Hot Dogs Are Choking Hazards for Toddlers, Experts Remind Parents

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The summer season is a time for backyard barbecues or games at the park while eating hot dogs with family, but experts remind parents to be more conscious of what they feed their kids as hot dogs are choking hazards for toddlers.

According to the pediatric doctors at Johns Hopkins Children's Center, hot dogs rank as the number one cause of choking in children below three years old, where 17 percent of the cases involve inhaling the food.

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Dr. Nisha Kapadia said that the shape of hotdogs is "just the right size and consistency" to block a tiny child's airway. This food becomes like plugs that will stop the flow of air in the toddler's lungs.

Dr. Tanya Altmann, who wrote the book Baby & Toddler Basics, agreed that hot dogs' long and round shapes become such choking hazards for toddlers who usually bite a thick quarter of the food.

Preventing a Choking Hazard

Ideally, hot dogs should be given to children above four years old as they become more aware of what they eat and handle chewing food better before swallowing. However, if parents still prefer to feed their toddlers with hot dogs, they should consider mashing it up, mincing, or slicing the long rounded food into small and bite-sized pieces.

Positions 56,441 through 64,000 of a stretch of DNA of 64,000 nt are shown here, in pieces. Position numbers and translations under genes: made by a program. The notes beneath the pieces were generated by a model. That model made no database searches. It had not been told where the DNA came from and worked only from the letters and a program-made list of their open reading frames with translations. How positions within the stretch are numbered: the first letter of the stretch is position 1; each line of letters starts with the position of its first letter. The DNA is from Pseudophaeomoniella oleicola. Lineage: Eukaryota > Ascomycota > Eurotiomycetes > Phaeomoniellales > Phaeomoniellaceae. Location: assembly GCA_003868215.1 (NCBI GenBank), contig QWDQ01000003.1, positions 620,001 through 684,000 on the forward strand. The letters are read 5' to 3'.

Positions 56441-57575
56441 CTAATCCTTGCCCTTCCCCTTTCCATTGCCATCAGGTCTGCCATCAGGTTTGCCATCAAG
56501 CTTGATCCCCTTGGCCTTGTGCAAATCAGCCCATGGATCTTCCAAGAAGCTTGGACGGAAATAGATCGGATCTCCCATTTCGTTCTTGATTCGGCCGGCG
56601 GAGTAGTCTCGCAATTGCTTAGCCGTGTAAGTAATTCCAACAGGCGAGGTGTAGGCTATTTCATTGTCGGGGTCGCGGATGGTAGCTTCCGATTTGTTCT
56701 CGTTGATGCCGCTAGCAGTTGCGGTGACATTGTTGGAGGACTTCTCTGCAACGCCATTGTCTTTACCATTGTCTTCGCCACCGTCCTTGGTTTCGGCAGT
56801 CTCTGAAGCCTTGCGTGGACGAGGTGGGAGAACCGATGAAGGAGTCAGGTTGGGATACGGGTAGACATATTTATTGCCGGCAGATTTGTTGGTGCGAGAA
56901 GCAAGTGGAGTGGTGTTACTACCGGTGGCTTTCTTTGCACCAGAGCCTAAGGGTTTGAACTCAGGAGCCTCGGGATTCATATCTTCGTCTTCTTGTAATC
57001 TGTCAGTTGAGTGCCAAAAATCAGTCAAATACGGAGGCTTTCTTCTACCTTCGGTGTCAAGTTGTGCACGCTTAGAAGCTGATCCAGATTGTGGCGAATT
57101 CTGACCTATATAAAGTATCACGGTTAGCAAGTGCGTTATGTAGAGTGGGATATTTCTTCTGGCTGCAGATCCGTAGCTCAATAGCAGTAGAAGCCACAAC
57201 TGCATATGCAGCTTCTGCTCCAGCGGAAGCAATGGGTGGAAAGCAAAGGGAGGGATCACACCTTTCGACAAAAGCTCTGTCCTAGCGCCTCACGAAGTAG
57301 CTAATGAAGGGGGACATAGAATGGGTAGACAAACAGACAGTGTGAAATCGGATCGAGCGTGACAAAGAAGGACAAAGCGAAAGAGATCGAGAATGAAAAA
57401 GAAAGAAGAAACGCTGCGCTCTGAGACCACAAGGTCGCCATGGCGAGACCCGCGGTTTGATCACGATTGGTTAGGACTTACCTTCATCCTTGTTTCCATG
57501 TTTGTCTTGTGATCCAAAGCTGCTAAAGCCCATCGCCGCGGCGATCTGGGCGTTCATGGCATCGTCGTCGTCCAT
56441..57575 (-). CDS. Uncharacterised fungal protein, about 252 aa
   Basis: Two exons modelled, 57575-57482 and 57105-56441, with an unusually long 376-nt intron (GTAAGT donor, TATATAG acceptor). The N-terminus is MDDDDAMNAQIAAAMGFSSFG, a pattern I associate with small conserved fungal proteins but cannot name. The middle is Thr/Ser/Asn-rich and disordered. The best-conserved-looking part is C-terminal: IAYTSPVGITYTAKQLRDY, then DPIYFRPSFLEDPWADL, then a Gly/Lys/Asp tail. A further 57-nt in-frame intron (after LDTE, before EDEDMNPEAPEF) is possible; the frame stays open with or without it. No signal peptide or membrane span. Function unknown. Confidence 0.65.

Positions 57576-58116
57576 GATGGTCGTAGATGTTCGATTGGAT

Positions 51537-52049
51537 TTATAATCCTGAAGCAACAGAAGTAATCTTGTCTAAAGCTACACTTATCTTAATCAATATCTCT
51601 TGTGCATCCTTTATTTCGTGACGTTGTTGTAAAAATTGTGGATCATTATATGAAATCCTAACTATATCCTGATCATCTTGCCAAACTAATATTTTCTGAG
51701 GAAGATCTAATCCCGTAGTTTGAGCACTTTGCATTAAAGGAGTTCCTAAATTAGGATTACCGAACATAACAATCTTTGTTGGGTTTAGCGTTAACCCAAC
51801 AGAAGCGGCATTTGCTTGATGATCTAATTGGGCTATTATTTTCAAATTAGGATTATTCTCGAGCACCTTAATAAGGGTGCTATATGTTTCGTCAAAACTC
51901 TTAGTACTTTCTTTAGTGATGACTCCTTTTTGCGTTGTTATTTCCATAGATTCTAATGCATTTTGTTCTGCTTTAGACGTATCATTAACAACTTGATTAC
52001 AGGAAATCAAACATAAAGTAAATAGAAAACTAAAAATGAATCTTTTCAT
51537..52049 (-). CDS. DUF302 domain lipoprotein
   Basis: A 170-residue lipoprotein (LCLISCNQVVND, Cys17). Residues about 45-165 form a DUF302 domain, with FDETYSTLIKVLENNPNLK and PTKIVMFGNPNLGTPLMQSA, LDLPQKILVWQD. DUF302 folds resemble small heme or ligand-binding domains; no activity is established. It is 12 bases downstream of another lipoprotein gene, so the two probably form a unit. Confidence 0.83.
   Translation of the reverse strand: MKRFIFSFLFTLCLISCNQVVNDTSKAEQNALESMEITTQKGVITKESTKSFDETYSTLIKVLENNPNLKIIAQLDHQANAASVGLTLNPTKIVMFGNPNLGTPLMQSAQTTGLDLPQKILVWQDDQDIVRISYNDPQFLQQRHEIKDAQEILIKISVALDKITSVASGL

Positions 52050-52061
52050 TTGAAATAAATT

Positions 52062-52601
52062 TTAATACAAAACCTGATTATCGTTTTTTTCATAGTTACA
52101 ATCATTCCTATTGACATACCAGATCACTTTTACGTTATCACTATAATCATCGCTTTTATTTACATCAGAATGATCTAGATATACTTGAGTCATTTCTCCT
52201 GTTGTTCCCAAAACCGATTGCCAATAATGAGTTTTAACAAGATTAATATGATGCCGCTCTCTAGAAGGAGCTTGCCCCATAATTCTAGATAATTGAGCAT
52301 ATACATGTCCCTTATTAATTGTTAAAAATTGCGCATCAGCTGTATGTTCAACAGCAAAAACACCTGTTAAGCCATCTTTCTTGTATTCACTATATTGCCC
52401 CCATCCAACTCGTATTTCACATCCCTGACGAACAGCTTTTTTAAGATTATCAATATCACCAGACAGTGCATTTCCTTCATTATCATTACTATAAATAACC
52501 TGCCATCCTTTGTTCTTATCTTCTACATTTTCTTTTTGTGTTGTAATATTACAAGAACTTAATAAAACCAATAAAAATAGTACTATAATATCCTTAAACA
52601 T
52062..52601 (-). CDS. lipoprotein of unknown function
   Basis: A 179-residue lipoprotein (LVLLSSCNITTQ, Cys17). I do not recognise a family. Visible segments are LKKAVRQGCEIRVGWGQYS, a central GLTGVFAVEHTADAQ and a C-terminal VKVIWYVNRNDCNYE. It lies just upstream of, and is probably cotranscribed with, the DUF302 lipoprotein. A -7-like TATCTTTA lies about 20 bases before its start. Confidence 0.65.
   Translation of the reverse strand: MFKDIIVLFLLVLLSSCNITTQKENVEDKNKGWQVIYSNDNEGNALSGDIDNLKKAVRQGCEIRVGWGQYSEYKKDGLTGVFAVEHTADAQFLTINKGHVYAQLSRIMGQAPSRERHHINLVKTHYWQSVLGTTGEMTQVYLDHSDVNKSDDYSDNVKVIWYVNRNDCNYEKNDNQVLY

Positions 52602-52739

The American Academy of Pediatrics also recommended cutting "cylindrical-shaped food" at least 1/2 inch or smaller for toddlers. It must be sliced lengthwise first and then cut up into smaller pieces. Some experts also recommend removing the skin because it's tough to chew.

However, dieticians advise against eating hot dogs because this is processed meat that raises the risk of children developing type 2 diabetes. This popular summer food is also filled with nitrates and nitrites, or preservatives that have been linked to cancer.

An average 6-inch hot dog has about 150 calories, 21 percent sodium, and 26 percent saturated fats. In adults, this food raises their risk for heart disease or hypertension.

Other Choking Hazards for Kids

Aside from hot dogs, children under four years old should not be fed nuts and seeds, grapes, hard and sticky candy, popcorn, raisins, gum, and marshmallows. At an early age, toddlers should also be trained to sit in an upright position at the table when they are eating. They should also learn to focus on their food and not eat and talk at the same time.

Some parents allow their kids to walk or run around and do something else while chewing food in their mouths. There are also parents who let their kids eat inside the car, where a choking could go unnoticed since the mom or dad is driving.

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It is essential to supervise a toddler while eating as it can only take four minutes for choking to cause irreversible damage to a child.

However, emergencies can occur even with the most careful mother or father. It would be helpful for parents to learn how to do abdominal thrusts for toddlers. Following an incident, parents must also bring their child to the doctor for a proper assessment.

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